Dangerous Beauty: Medusa in Classical Art

Beginning in the fifth century B.C., Medusa—the snaky-haired Gorgon whose gaze turned men to stone—became increasingly anthropomorphic and feminine, undergoing a visual transformation from grotesque to beautiful. A similar shift in representations of other mythical female half-human beings—such as sphinxes, sirens, and the sea monster Scylla—took place at the same time. Featuring sixty artworks, primarily from The Met collection, this exhibition explores how the beautification of these terrifying figures manifested the idealizing humanism of Classical Greek art, and traces their enduring appeal in both Roman and later Western art.

The connection between beauty and horror, embodied above all in the figure of Medusa, outlived antiquity, fascinating and inspiring artists through the centuries. Medusa became the archetypical femme fatale, a conflation of femininity, erotic desire, violence, and death. Along with the beautiful Scylla, she foreshadows the conceit of the seductive but threatening female that emerges in the late nineteenth century in reaction to women’s empowerment.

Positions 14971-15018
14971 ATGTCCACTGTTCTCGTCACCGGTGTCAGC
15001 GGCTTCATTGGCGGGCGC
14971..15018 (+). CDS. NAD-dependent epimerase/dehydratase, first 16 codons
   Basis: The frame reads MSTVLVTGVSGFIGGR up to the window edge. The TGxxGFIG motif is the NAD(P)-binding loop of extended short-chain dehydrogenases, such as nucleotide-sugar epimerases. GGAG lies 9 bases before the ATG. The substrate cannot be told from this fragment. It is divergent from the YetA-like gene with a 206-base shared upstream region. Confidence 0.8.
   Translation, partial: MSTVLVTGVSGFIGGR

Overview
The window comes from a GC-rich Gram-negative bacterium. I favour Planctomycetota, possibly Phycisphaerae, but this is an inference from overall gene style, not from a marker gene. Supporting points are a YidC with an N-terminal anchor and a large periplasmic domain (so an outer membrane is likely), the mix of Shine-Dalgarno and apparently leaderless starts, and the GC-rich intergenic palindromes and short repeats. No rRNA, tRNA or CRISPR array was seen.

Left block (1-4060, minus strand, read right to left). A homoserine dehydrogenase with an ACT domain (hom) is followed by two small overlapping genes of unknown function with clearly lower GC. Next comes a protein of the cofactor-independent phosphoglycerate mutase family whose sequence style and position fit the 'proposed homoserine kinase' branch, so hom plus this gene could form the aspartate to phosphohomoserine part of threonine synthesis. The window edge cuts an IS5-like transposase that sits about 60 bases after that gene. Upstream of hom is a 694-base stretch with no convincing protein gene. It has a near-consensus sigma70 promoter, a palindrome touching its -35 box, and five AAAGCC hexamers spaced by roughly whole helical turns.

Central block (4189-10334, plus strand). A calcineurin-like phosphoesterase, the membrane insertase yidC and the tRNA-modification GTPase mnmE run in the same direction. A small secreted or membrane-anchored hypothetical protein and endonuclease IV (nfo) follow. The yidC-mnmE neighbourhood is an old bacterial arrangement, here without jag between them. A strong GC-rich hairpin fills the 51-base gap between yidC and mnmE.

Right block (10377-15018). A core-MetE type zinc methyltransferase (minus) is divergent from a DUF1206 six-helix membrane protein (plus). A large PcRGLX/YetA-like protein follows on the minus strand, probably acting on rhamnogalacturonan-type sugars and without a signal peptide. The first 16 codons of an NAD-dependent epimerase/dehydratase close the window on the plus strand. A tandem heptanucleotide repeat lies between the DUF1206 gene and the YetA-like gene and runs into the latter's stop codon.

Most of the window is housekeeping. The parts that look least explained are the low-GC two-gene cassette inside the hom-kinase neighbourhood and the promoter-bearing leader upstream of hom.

The exhibition is made possible by The Vlachos Family Fund and Diane Carol Brandt.

The accompanying Bulletin is made possible in part by the Jenny Boondas Fund. The Met’s quarterly Bulletin program is supported in part by the Lila Acheson Wallace Fund for The Metropolitan Museum of Art, established by the cofounder of Reader’s Digest.

Source THE MET
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